How to Design a Super Cool, Super Fun, Cartoon Logo Mascot for a Major Online Retailer

Updated: May 14, 2020



Designing a character whether it be a cartoon mascot or a logo always starts with lots of sketches. Here’s a look at the process I used to design the Mr.Chewy cartoon mascot for on-line pet food giant Chewy.com.


The assignment was to develop a mascot to represent Chewy.com. The main character would be Mr. Chewy, a dog, who would most likely have a sidekick and several friends to help him. Since we determined Mr. Chewy to be a dog I naturally thought a cat would make a fun sidekick. The direction for this project was very open to creativity and allowed me a great deal of freedom. Knowing I had a lot of room to experiment I quickly grabbed my sketchbook and got to work.


Putting together sketches helps me think and come up with lots of ideas. I like to try as many different directions as I can before narrowing the focus. Eventually, something will grab my interest and I begin to refine. My strategy is to take an idea far enough so I can easily discuss it with my client and then begin on another new direction. I repeat the process several times until I have exhausted my ideas. Once I’m done with the process I pick my winners that I will share with my client. Sharing sketches is one of the best parts of the process. It allows us to see possibilities and become even more creative.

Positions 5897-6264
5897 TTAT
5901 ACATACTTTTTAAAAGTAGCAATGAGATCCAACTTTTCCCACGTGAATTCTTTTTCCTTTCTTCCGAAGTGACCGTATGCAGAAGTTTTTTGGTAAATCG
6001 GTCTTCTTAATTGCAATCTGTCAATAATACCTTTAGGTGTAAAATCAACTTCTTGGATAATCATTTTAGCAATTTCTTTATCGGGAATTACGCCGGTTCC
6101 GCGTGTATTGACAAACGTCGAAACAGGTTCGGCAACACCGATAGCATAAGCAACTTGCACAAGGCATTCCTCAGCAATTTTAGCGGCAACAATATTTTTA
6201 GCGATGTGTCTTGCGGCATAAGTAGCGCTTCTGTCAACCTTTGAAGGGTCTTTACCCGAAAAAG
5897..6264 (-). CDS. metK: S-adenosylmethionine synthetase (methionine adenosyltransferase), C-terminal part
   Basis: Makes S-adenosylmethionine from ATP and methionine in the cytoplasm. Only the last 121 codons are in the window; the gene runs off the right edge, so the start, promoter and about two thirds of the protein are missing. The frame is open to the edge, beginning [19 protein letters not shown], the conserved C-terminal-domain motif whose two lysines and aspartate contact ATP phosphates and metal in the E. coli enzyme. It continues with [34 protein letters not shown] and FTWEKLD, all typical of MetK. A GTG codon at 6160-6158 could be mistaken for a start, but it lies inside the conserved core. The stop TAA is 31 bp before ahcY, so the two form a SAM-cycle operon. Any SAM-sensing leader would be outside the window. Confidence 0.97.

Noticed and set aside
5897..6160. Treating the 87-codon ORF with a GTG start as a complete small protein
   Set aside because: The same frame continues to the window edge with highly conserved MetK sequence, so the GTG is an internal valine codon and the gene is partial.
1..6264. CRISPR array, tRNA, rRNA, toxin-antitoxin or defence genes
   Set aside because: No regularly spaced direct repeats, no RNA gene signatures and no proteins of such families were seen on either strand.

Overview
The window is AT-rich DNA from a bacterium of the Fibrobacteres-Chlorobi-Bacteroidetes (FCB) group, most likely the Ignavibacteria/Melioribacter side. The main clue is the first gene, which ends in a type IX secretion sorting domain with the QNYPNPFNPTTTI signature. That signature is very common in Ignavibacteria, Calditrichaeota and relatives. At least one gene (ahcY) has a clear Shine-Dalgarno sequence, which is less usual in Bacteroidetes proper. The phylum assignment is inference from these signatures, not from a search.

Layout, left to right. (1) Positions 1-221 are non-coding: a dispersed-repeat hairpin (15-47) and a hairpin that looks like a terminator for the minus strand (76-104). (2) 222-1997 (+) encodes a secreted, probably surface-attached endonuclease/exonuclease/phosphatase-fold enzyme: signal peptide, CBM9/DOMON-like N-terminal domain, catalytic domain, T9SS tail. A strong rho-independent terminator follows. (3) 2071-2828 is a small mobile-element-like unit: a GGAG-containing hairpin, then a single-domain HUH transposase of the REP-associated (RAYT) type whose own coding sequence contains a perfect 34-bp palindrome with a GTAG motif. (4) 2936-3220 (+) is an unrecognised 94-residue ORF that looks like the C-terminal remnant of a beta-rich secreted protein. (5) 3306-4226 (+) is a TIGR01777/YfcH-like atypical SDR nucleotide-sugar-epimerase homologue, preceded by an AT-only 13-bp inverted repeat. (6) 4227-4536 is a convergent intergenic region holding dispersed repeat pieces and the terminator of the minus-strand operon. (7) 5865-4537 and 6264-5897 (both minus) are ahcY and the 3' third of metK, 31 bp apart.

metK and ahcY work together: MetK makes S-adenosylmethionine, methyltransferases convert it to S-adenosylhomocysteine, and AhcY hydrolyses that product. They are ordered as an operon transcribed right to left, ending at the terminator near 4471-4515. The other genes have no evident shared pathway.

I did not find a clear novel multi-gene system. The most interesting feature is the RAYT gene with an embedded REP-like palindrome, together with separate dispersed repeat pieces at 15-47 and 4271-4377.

Cartoon mascot sketches for Mr.Chewy



Developing a mascot or logo character is an evolutionary process.


Discussing direction early in the process allows us to think things through. Knowing how and where the characters will be used will make a big difference in the design. Does he need to hold an object, or does he walk on all fours? Will he appear on a website, the side of a bus, a business card, or all of the above? Paying attention to this kind of stuff in early development helps us avoid pitfalls later on. The last thing you want is a character who has to be redesigned because he can’t do the things you want him to.


Once the initial sketches are submitted I review them with my client. Sometimes the final character direction jumps off the page, sometimes it’s a combination of a couple of different directions… and sometimes nothing sticks at all. In this case, we found a few characters we liked but unfortunately, the Mr.Chewy character just wasn’t right. So it’s back to the drawing board but I’m not worried because after our conversation I now have a clearer idea where we need to be headed. My client and I are on the same page and we’r